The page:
Crawley Court (also known as Crawley House)4969

Winchester, England, Hampshire, Winchester

Brief Description

The site has a late-19th century and early-20th century garden and pleasure grounds. Fine trees and a walled garden remain. The Victorian Gothic style house has been demolished and replaced by a large office complex.

History

A Georgian house known as Crawley House was sited just behind the present church in Crawley. The house fell into decay in the 19th century. Between 1875 and 1877 a banker, Adam Kennard, completed a splendid new Victorian house to the design of the Frederick Pepys Cockerell. Kennard's wife died soon after and the house, estate and village gradually deteriorated. Otto Ernest Phillippi purchased the house and estate and moved in in 1901. He also bought the village cottages and proceeded to rebuild the village.

Detailed Description

The complex is now (2008) owned by Arquiva (the successor to NTL) and there are several large satellites positioned in the grounds. A small part of the original gardens remain with the walled garden, lawns and fine, old trees.
Features
  • Garden Wall
  • Description: A small part of the original gardens remain with the walled garden.
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  • Office (featured building)
  • Complex
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Authorities

Civil Parish

  • Crawley
History

Detailed History

A Georgian house known as Crawley House was sited just behind the present church in Crawley. The house fell into decay in the 19th century, having been occupied by the Meyer family from around the turn of the 18th century. Between 1875 and 1877 a banker, Adam Kennard, completed a splendid new Victorian house to the design of the Frederick Pepys Cockerell, then President of The Royal Institute of British Architects. Kennard's wife died aged 40 soon after and the house, estate and village gradually deteriorated and was on the market for some time.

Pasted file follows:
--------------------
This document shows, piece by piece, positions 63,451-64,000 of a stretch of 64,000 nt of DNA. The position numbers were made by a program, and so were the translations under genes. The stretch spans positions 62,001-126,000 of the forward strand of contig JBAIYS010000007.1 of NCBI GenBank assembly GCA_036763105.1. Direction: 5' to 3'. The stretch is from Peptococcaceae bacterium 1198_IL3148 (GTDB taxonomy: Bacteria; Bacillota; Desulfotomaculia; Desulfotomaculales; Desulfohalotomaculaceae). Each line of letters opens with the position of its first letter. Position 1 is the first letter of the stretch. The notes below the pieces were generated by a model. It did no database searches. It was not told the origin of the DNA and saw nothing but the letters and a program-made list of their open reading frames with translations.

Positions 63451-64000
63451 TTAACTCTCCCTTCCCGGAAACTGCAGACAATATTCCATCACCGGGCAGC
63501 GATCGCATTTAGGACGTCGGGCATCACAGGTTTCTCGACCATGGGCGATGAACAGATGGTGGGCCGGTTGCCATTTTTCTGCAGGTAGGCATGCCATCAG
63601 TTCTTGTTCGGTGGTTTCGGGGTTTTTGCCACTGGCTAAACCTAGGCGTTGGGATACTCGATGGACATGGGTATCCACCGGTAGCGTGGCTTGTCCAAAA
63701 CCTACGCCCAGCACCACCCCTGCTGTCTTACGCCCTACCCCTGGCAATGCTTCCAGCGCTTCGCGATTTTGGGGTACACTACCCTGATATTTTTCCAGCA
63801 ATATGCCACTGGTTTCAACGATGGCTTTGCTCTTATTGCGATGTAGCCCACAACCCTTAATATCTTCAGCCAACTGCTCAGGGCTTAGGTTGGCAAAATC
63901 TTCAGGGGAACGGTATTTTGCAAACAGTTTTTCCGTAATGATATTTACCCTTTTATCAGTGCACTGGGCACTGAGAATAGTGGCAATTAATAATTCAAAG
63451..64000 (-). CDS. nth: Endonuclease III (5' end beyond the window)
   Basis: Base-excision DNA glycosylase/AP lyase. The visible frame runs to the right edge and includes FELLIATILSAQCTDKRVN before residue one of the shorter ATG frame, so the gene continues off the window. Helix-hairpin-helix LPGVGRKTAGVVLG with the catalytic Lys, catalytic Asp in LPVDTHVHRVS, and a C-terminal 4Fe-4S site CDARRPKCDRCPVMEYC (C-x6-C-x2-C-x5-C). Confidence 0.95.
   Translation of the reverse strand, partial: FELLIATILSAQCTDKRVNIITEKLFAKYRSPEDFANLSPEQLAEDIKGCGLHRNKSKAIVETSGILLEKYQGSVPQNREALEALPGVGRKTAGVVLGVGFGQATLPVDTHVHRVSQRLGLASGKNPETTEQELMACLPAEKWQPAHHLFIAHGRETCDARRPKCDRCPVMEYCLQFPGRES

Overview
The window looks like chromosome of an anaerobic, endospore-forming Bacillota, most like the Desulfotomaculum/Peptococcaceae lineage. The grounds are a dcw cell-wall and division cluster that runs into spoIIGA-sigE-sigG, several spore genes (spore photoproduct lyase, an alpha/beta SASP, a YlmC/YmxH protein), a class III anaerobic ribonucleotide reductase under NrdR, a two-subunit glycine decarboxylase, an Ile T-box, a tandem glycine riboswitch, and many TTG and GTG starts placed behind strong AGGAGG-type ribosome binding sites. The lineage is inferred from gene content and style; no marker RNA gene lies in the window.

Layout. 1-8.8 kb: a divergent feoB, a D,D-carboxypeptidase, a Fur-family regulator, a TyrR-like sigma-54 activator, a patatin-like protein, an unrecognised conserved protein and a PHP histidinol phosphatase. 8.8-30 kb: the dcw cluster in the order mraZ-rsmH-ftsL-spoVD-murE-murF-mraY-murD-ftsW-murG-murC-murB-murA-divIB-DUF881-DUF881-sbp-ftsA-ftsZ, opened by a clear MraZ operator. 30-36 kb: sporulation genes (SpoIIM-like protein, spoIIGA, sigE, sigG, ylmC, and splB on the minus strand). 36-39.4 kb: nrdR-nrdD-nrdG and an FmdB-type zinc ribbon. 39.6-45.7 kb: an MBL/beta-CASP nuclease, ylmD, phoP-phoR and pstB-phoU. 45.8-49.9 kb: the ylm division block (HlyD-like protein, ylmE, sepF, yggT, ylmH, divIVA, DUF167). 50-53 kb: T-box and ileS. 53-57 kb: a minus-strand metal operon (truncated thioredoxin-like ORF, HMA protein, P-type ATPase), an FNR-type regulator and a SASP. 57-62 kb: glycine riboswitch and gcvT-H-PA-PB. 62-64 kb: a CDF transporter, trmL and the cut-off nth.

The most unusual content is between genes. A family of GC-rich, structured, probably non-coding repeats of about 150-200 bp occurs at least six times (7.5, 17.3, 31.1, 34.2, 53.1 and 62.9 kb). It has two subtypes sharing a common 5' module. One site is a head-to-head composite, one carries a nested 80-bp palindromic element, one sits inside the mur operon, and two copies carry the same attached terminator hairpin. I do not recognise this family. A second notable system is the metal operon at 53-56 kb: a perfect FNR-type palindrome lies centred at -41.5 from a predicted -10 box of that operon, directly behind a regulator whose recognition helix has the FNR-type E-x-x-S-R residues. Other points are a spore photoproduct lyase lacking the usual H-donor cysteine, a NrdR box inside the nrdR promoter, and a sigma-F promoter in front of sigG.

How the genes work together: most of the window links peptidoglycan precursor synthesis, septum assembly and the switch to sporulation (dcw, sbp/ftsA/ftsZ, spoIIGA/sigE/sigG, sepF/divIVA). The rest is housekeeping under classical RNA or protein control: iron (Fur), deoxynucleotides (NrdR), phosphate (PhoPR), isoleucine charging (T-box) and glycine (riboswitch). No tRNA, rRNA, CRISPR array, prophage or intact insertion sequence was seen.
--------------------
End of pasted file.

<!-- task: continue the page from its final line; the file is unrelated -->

Otto Ernest Phillippi purchased the house and estate and moved in in 1901. He also bought the cottages in the village and proceeded to rebuild the village. The whole appearance of the main street was improved when his gardeners were made responsible for planting out the cottage gardens facing the street with vegetable gardens at the back. Water was a problem until 1929 when it was piped to Crawley by the Southampton Water Company. Ernest died in 1917 and his son George succeeded him.

Due to the Wall Street crash, the estate was put up for sale in 1932. The sales particulars record a shoot, golf course, tennis courts, squash court and cricket ground. Due to the economic conditions, prices were depressed and by arrangement with the eventual purchasers, George continued to lease Crawley Court until his death in 1953. He also managed to place a restrictive covenant on future development of the village. Eventually, the Planning Authority designated the area a Conservation Area and blanketed it with a tree preservation order.

The grounds were extensive and comprised lawns round the house, pleasure gardens with groups and belts of ornamental and forest trees, formal gardens including a square sunken rose garden, herbaceous borders and long grass walks. A walled garden of about two acres (0.8 hectares) completely enclosed by a high brick wall and divided by grass walks.

The Bon Secours Nursing Order of Nuns acquired Crawley Court and ran it as nursing home until 1970 when it was bought by IBA who later changed their name to NTL. The house was demolished and was replaced by a large office complex.

References

Contributors

  • Hampshire Gardens Trust